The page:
What Effects Can Alcohol in Pregnancy Have on a Child in Later Life?

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It has been reported in the news this week that a local authority has taken criminal legal action against a mother who drank heavily whilst she was pregnant. Throughout her pregnancy the mother was advised by her doctors that excessive drinking could affect her child.

Newborn baby

When the child was born she had Foetal Alcohol Syndrome.

The child in question was removed from her mother's care into local authority foster care and is now under the care of a local authority in the North West. The local authority is trying to secure compensation for the benefit of the child and have advanced the argument that drinking during pregnancy should become a criminal offence.

How Much Is Too Much?


In recent years, mixed messages have been sent through health authorities about the amount of alcohol a mother should consume whilst she is pregnant. The general view is that if you are trying to conceive or you are pregnant, you should avoid alcohol altogether. NICE released guidance on this issue repeating the same, but including what they believe is a safe amount of alcohol to consume if you are pregnant. They recommend that if you do drink it should be no more than 1-2 units of alcohol, once or twice a week. They also mention that you should not get drunk or binge drink, as this can increase the chances of your child being at risk.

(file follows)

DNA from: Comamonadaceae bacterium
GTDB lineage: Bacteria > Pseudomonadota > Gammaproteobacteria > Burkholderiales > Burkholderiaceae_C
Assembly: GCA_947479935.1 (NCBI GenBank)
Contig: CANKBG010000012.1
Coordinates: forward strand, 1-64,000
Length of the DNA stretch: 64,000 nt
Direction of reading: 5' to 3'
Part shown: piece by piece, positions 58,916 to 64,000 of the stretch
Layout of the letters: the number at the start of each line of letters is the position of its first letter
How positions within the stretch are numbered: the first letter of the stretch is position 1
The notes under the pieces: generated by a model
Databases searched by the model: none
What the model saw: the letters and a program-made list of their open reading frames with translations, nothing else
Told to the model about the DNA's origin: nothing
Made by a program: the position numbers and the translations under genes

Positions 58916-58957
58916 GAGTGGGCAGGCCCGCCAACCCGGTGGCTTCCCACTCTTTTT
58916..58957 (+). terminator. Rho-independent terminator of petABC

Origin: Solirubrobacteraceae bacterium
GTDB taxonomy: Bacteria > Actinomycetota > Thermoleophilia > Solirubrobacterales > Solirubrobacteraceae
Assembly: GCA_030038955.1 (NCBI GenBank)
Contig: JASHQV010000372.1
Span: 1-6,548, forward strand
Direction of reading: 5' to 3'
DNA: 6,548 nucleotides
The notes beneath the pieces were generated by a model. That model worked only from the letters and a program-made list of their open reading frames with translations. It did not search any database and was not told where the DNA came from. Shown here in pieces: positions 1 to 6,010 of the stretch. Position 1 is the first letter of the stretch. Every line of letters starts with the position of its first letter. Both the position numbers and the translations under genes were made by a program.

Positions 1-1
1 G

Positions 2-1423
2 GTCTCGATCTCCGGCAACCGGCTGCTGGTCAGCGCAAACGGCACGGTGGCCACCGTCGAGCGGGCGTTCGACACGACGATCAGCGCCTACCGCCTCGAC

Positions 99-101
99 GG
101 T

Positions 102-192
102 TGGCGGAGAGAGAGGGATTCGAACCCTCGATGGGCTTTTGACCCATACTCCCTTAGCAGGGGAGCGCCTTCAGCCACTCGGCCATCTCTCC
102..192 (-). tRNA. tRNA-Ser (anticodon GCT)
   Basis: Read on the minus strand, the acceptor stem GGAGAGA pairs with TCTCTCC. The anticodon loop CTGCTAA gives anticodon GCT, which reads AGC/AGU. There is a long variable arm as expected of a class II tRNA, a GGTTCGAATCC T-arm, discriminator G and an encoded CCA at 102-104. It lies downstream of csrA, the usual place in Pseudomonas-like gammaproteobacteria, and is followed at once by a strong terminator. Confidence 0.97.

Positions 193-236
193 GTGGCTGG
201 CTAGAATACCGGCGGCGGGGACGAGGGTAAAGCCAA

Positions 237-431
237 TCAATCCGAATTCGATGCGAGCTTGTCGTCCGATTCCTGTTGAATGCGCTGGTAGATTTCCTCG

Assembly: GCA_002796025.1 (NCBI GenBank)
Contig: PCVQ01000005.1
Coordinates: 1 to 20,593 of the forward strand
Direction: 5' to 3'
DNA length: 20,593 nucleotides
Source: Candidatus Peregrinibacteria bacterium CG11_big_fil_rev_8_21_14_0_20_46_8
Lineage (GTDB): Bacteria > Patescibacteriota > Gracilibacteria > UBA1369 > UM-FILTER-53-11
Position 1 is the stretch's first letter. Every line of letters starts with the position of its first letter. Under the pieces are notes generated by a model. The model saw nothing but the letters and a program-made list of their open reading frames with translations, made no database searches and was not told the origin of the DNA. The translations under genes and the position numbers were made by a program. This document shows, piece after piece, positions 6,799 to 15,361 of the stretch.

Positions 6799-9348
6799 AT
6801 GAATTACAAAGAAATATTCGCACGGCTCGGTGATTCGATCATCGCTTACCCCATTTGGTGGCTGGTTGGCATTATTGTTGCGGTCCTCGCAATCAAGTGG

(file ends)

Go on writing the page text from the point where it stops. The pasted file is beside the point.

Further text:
A common disorder suffered by children who are exposed to alcohol in the womb is Foetal Alcohol Syndrome Disorder (FASD). It is a spectrum disorder that includes foetal alcohol syndrome.

Foetal Alcohol Syndrome (FAS) – How Does it Happen?


The liver is the last thing to fully develop in a child in the womb. Typically, it does not mature until the last half of the pregnancy. When the mother drinks alcohol, the baby also "drinks" the alcohol. Due to the liver being undeveloped, the alcohol stays inside and affects the baby for a longer period of time than it does in the mother because the baby's liver cannot break it down.

Clare Linden, child care lawyer and Partner at Simpson Millar LLP observes:

"In recent years the true effects of alcohol use during pregnancy have started to become known. Foetal Alcohol Syndrome affects the way a baby's brain develops and how serious the condition is depends on how much alcohol a mother drank during pregnancy. Children with FAS have distinct facial abnormalities.

Children can also suffer from Foetal Alcohol Spectrum Disorder as a consequence of alcohol use during pregnancy and this affects the way a baby develops physically and mentally. Children with FASD may not have facial abnormalities and therefore it may not be until they start going to school and interacting with others that their symptoms become noticeable. For example: learning difficulties, problems with language and a lack of appropriate social boundaries etc.

It can therefore be difficult for parents, family members, foster carers or adoptive parents caring for children with FASD to be aware of the true impact of the mother's alcohol use during pregnancy until the child is of school age."


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